LITTLE ROCK (AP) — Arkansas' January unemployment rate was unchanged from December at 7.6 percent, but state officials said Wednesday they want to see a longer interval of stability before they will be convinced the state is pulling out of the recession.
Arkansas, whose unemployment rate remains more than two percentage points below the national average, has avoided sharp budget cuts while neighboring states have slashed hundreds of millions of dollars from their budgets. The national unemployment rate dropped from 10 percent to 9.7 percent in January.
Since January 2009, nonfarm employment in Arkansas has declined by 27,900, with 16,600 of the job losses in manufacturing. The educational and health services category grew by 6,700 positions over the 12-month period.
Gov. Mike Beebe has noted that Arkansas has made up for a lot of its job losses, sometimes with better jobs. Many of those jobs are in the energy industry, including natural gas drillers in the Fayetteville Shale play, wind energy companies that picked Arkansas for new plants and the Southwest Power Pool Inc., which kept its headquarters in Little Rock and says it will add 200 jobs to its high-end payroll.
Also, the state has picked up some high-tech jobs, such as the hundreds hired by Hewlett-Packard Co. in Conway at its new technical service center.
Despite the bright spots, Beebe said it was "too early" to declare that Arkansas has turned the corner.
"I'm glad that we're not going up anymore. I'm glad were still a couple of points or more (below) the national (unemployment) average," he said. "If this lasts for several months, either flat or going down, I'll start smiling more."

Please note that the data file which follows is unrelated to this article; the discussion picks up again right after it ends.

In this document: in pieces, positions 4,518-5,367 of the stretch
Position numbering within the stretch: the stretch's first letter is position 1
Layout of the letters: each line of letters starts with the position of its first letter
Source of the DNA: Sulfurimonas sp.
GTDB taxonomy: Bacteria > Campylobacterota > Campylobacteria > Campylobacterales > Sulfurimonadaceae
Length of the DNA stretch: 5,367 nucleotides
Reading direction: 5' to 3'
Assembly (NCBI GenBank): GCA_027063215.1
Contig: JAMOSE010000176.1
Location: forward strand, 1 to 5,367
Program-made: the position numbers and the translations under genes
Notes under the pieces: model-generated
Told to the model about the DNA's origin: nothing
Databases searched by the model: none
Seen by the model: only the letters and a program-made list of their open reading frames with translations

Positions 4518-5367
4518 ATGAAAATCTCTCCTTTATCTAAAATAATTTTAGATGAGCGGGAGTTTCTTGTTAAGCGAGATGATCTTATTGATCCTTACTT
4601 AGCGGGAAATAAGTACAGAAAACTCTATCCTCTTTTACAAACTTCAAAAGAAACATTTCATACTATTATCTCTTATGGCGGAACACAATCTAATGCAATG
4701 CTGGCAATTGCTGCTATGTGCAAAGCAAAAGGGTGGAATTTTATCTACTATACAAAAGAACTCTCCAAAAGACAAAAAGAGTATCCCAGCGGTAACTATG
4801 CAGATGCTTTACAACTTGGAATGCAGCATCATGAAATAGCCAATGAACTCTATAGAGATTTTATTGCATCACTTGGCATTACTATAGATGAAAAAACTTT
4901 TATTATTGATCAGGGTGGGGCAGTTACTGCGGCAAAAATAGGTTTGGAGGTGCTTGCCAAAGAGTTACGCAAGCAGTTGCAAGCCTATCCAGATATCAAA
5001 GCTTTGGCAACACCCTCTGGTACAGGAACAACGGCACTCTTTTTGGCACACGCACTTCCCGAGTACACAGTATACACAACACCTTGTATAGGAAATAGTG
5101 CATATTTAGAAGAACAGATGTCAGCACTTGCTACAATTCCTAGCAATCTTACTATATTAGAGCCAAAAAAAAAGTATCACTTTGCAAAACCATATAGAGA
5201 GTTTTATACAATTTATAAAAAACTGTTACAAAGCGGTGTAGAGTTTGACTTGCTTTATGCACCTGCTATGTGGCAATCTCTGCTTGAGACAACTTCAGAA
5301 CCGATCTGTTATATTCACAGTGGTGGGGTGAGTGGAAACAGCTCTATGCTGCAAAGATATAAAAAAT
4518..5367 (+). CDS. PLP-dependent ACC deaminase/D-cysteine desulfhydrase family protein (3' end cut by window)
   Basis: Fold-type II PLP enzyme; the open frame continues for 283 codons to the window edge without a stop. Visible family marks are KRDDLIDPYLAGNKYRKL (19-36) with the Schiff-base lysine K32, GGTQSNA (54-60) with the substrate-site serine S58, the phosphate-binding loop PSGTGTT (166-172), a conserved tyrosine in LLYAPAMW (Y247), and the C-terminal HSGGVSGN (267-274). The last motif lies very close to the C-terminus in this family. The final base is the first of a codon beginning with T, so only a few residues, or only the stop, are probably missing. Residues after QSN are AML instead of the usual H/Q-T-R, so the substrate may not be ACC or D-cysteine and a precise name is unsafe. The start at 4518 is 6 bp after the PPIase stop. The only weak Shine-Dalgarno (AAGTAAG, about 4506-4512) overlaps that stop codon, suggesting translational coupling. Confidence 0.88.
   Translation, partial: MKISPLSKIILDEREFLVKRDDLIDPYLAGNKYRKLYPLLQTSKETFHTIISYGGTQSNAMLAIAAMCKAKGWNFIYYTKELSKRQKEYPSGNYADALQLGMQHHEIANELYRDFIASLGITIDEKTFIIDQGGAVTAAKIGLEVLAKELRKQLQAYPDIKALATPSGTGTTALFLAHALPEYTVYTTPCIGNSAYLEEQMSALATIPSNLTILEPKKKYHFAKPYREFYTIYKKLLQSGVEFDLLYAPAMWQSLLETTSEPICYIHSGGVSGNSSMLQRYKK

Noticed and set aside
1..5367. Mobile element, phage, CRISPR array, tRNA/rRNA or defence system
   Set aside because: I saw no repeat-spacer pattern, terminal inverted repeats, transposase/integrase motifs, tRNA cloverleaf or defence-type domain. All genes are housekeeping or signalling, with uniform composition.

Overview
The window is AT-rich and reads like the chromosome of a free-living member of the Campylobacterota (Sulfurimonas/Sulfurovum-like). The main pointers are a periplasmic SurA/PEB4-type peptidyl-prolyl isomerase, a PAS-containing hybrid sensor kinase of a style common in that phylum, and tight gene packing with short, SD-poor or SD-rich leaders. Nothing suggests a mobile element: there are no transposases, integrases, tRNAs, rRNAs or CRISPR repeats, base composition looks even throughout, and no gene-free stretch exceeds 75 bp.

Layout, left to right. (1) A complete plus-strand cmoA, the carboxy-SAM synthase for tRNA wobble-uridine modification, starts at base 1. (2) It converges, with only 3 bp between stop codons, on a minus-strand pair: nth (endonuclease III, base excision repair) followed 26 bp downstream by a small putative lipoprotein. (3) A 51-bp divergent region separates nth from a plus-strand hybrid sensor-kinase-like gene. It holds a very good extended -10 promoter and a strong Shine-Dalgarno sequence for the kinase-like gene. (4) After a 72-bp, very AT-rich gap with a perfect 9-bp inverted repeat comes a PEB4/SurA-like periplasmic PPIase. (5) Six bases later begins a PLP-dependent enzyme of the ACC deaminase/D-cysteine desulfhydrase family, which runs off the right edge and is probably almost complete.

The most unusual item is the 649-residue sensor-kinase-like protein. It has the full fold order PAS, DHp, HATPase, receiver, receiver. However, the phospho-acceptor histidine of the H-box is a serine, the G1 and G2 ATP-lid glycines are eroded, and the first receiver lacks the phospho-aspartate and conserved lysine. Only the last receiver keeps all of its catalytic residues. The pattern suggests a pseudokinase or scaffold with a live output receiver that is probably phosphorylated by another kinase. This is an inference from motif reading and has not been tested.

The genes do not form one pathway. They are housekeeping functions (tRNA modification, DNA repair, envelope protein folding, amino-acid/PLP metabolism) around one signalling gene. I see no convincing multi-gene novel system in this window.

The Department of Workforce Services sent a similar message.
"Although Arkansas is still feeling the affects of the recession, our rate has only increased two-tenths of a percentage point since July 2009. It is too soon to tell, however, if our unemployment rate is stabilizing," department spokeswoman Kimberly Friedman said,
The Arkansas unemployment rate for January 2009 was 6.5 percent, seasonally adjusted.
The state unemployment rate for December was originally announced at 7.7 percent, but it was adjusted downward to conform to a new U.S. Labor Department process for determining seasonally adjusted civilian labor force data. The state Department of Workforce Services says it has adjusted unemployment data back to 1976 to employ the change.
From December to January, the state lost 20,300 nonfarm jobs, for a total of 1,138,400 employed people in January.
Retail accounted for 5,600 of the job losses, which came with the end of the holiday shopping season.
Winter break at public schools was responsible for most of the 4,500 job losses in the government sector. Overall, that sector posted a gain of 3,000 jobs in the 12-month period.
For the December-to-January period, nine sectors experienced job losses, with two posting gains.